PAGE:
Although the south Manchurian port of Newchwang was opened to foreign trade as early as 1858, it was only in the last decade of the 19th Century that the Chinese half of Manchuria came to the fore, again on Russian initiative. The Trans-Siberian railway was then being built, and a simple glance at a map indicated that a straight line drawn from Chita to Vladivostok would have to cross this Chinese territory. While Russia was ripening her plans, an accidental intrusion by Japan precipitated matters. The Sino-Japanese War of 1894 -1895 had begun in Korea, but Japanese successes promptly shifted the battlefield to Feng-t'ien in southern Manchuria, where the Japanese took Port Arthur in November 1894, and Newchwang in March 1895. When the Treaty of Shimonoseki ceded the Liao-tung peninsula with Port Arthur to Japan, Russia took the lead, in co-operation with Germany and France, thus compelling Japan to return this part of Manchuria to China in November 1895.

The Russian government opened Post Offices in China during the late 1800's with Tientsin and Peking opening during 1870, Shanghai opening 1897 and at Chefoo opening about 1897, whilst at Hankow the office did not open until 1904. Russia reaped the reward of her friendly intervention on 22nd May 1896, when Li-Hung-Chang, Ambassador Extraordinary of the Court of Peking, signed at St. Petersburg a secret treaty of alliance, including a concession for the construction of the Chinese Eastern Railway (C.E.R.) across central Manchuria from Manchuli to Sui-fen-ho, linking at both terminals with the adjacent parts of the Trans-Siberian line. In implementation of this agreement, a Convention was signed in Berlin on the 8th September 1896, between the Chinese Government and the Russo-Chinese Bank, creating the Chinese Eastern Railway Company, and handing over to it the necessary lands, with exclusive rights of administration.

Before this major project could be brought to completion, the German landing in Shantung allowed Russia to secure a Leasehold in the Liao-tung peninsula, evacuated by Japan during 1898, together with the right to build still another railway line linking Port Arthur with the C.E.R. at Kharbin. By the end of 1899, Russia already had some 20,000 soldiers in the Leasehold, while detachments of Cossacks were patrolling the railway area, and protecting it from incursions by organised bandits, then infesting most of the country.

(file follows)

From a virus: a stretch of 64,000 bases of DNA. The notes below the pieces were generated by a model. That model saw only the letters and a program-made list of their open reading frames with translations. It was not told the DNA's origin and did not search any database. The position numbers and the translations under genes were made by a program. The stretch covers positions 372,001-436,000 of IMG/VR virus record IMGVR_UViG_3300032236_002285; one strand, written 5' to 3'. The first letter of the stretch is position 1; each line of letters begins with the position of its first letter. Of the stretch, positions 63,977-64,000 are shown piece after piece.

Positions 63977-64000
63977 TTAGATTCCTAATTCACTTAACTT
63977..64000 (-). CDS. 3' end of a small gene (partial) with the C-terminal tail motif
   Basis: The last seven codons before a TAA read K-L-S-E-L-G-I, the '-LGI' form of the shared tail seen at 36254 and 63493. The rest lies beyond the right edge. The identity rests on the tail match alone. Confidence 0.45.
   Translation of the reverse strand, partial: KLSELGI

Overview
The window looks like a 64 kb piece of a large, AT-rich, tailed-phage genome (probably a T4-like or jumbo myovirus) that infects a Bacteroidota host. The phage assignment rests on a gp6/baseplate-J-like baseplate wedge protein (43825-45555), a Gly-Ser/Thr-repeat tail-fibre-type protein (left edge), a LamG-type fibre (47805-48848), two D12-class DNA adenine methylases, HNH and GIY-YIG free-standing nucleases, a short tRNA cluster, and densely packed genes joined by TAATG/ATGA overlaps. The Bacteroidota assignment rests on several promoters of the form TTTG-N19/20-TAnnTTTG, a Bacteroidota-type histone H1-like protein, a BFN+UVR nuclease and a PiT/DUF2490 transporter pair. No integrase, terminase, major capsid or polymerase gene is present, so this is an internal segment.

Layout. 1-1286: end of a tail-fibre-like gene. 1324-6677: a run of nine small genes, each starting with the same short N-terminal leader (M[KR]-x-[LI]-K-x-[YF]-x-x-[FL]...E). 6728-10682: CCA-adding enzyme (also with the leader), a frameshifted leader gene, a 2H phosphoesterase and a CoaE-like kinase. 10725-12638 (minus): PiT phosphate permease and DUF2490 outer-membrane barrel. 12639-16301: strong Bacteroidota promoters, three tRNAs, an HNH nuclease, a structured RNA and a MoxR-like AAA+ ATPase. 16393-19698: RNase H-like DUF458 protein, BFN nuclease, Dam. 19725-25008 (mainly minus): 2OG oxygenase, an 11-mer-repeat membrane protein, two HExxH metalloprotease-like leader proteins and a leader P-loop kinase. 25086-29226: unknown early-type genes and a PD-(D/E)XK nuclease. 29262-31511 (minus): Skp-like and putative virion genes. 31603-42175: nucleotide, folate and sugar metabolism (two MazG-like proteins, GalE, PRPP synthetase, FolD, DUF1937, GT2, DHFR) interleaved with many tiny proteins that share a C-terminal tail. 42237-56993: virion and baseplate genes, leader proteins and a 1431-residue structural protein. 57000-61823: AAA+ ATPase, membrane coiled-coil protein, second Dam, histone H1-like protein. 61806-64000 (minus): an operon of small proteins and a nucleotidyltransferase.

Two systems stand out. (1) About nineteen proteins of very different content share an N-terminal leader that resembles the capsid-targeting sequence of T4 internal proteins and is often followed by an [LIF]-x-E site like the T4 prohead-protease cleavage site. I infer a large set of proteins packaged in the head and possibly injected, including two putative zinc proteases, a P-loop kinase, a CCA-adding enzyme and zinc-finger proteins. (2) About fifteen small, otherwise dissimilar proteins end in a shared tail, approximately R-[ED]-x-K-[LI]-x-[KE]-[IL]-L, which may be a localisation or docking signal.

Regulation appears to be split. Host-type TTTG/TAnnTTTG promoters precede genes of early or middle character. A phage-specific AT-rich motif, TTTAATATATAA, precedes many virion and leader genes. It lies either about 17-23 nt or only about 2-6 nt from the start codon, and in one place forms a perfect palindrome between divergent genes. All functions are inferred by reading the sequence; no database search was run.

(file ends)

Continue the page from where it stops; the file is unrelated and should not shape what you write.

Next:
In Manchuria the Russian government opened post offices at Port Arthur, shortly after the occupation in 1899, at Dairen also in 1899 at Ta-lien-wan in 1900, in Ying-kou and Liao-yang during 1900, Mukden was opened in 1900, as was the post office at Kharbin also in 1900. Work on both railway lines was still proceeding when the Boxer rebellion broke out, and spread to Manchuria, where the rebels began to destroy the railway tracks, and opened fire on Russian shipping on the Amur river, exactly the kind of ill-devised provocative action most likely to invite Russian military intervention. The challenge was soon met, and Russian armed forces quickly overran Manchuria, occupying in turn Tsitsikar, Kharbin, Kirin, Mukden, and reaching Newchwang, on the Gulf of Chih-li, on the 5th August 1900. Manchuria, now officially called Pri-Amur District by the Russians, was placed under a Russian Governor-General (General Grodekov), and a permanent military guard of 12,000 men was assigned for the protection of the railway, but the local Chinese civilian authorities were maintained at their functions.

With Russian troops and civil servants, now on the spot, work on the railway progressed at a fast pace, and both the Manchuli-Sui-fen-ho main line, and the Port Arthur-Kharbin additional line, were opened to traffic in the autumn of 1901. By this time, the Boxer rebellion had been liquidated by the Protocol of Peking, and China was initiating negotiations which ended in the Russo-Chinese Agreement of 8th April 1902, whereby Russia agreed to evacuate Manchuria against guarantees, additional concession, and priority rights. The evacuation was to take place in three stages, and the first stage was carried out as agreed on the 8`h October 1902, when western Feng-t'ien (with the Chinese owned Shanhaikwan - Hsin-min-tun railway), was returned to China, the occupying troops withdrawing to the area of the C.E.R., east of the Liao river. In the meantime, however, influential Russian interests had secured an important timber concession in northern Korea, and were swinging St. Petersburg to a policy of infiltration in that country, which Japan considered as her own sphere of interest. In pursuance of this new policy, the Russians cancelled arrangements for the second stage of the evacuation which was to be completed by the 8th April 1903, presented fresh demands to Peking, re-occupied the area evacuated six months before, and sent a cavalry detachment to Feng-huang-ch'eng, near the Korean border and the timber concession area. Tokyo, where feeling was running high, attempted to negotiate, but the respective points of view were too distant to allow agreement, as the tension mounted, war looked inevitable, and Russia decreed mobilisation on the 28* January 1904. Japan replied to this move by landing troops in Korea and attacking the Russian fleet at Port Arthur on the 8`h February, and formally declared war on the 10th February 1904.